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Journal of Community Health

, Volume 40, Issue 4, pp 619–624 | Cite as

HBV Outreach Programs Significantly Increase Knowledge and Vaccination Rates Among Asian Pacific Islanders

  • Tresa Zacharias
  • Winnie Wang
  • Doan Dao
  • Helena Wojciechowski
  • William M. Lee
  • Son Do
  • Amit G. Singal
Original Paper

Abstract

Hepatitis B virus (HBV) testing and vaccination rates remain low among Asian-American/Pacific Islanders (APIs) despite high rates of HBV infection. The aim of our study was to assess the effectiveness of an outreach campaign to increase HBV knowledge, testing, and vaccination among a cohort of APIs. Vietnamese Americans were invited to participate in a free HBV screening and vaccination outreach program though pubic service announcements. Attendees completed a survey to assess barriers to vaccination and HBV-related knowledge before and after a 30-min education session by a bilingual board-certified gastroenterologist. Among 98 participants, 100 % (22/22) of HBV naïve patients were provided a HBV vaccination series at no cost and over 75 % (14/18) of HBV-infected patients were connected to further medical care. Notable reported barriers to prior testing and/or vaccination were cost of the vaccine, concern about missing work for evaluation, and lack of provider recommendation. Knowledge levels about HBV risk factors, potential consequences, and treatment options were poor at baseline but significantly increased after the education session (49 vs. 64 %, p < 0.001). Outreach campaigns linked with education can successfully address several barriers to HBV testing and offer an approach to improve HBV awareness and prevention among difficult-to-reach populations.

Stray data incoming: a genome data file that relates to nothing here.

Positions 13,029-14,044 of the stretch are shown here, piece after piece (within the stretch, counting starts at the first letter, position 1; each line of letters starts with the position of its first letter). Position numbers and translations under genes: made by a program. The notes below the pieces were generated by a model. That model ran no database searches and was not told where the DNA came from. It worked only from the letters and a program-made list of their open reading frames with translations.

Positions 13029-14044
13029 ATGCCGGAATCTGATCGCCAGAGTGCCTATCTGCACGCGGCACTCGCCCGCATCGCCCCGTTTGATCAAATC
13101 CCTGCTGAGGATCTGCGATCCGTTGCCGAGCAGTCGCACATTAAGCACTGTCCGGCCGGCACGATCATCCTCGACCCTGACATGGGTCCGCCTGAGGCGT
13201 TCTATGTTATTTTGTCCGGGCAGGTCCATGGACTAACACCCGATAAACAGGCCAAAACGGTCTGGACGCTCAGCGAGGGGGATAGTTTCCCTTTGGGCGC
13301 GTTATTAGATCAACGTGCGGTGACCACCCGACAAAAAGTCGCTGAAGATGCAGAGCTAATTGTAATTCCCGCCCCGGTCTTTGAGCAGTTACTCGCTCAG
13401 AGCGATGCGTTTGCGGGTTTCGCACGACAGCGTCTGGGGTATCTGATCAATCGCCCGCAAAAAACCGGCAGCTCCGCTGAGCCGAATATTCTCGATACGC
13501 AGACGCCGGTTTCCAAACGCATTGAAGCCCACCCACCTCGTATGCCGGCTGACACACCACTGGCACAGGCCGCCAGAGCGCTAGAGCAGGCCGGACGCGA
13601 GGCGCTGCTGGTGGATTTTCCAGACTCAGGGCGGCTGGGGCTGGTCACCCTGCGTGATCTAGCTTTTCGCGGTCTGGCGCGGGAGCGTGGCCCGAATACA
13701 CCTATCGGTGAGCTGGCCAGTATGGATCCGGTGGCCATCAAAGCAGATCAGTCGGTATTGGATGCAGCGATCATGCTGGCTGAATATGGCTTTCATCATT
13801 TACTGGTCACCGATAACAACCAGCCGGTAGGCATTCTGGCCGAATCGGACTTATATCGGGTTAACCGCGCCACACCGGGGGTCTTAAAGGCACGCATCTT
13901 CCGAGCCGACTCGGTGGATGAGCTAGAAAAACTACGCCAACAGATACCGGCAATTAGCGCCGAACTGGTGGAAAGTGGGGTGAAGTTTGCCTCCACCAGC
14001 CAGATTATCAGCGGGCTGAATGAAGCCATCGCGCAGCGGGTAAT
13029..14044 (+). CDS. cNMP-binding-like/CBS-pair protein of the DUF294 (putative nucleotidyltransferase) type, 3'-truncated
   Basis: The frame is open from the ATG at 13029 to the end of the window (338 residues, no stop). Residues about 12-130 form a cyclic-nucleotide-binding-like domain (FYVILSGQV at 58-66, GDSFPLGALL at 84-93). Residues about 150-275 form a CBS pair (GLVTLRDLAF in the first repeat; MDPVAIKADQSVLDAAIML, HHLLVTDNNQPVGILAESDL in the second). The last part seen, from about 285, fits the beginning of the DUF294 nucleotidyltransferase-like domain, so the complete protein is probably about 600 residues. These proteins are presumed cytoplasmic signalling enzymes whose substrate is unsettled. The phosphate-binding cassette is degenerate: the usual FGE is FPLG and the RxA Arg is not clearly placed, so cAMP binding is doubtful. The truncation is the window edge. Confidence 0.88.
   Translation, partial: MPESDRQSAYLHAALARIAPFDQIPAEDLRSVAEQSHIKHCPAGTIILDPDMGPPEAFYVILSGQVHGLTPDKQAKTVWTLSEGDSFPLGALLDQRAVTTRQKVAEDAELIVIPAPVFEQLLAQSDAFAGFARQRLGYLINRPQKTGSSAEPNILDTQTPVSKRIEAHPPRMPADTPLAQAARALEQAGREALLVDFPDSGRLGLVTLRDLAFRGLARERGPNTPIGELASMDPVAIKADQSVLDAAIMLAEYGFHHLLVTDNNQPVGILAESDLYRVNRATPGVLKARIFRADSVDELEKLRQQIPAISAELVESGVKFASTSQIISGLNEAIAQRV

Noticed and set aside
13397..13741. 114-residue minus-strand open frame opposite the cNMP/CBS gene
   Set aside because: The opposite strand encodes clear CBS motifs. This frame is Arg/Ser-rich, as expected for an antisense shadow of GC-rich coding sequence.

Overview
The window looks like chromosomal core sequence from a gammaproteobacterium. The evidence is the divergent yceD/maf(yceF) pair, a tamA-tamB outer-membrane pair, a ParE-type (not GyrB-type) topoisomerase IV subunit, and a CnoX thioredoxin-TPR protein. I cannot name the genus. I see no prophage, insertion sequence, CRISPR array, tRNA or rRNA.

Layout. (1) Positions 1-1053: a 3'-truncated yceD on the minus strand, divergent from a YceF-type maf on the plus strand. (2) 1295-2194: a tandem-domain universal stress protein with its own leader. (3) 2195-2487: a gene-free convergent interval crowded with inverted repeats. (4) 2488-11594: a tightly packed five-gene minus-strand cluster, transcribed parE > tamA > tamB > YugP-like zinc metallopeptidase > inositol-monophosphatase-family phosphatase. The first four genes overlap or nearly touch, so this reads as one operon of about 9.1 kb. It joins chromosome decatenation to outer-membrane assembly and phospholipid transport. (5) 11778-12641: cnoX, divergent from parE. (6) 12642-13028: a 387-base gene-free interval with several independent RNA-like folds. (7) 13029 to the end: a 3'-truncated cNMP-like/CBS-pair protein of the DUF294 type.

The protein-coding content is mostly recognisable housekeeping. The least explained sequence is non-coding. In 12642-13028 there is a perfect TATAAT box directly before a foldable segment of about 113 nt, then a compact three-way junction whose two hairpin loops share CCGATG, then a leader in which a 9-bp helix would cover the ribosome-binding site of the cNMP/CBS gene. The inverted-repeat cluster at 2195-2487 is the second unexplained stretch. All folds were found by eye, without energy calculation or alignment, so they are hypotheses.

Keywords

Hepatitis B Outreach Vaccination Prevention Education 

Notes

Acknowledgments

Albert Ho Dao, Jeffrey Dinh, Khoan Vu, Varun Shah, and staff at Saigon Mall. This work was conducted with support from the National Center for Translational Medicine, of the National Institutes of Health under award KL2TR001103 awarded to Dr. Singal, the Morton Meyerson Private Foundation, the National Asian Pacific Islander American Medical Student Association, and anonymous philanthropy. The content is solely the responsibility of the authors and does not necessarily represent the official views of the National Institutes of Health.

Conflict of interest

None of the authors have any personal interests relevant to this manuscript to declare

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Copyright information

© Springer Science+Business Media New York 2014

Authors and Affiliations

  • Tresa Zacharias
    • 1
  • Winnie Wang
    • 1
  • Doan Dao
    • 1
  • Helena Wojciechowski
    • 1
  • William M. Lee
    • 1
  • Son Do
    • 1
  • Amit G. Singal
    • 1
  1. 1.Division of Digestive and Liver Diseases, Department of Internal Medicine, Dedman Scholar of Clinical CareUniversity of Texas Southwestern Medical CenterDallasUSA

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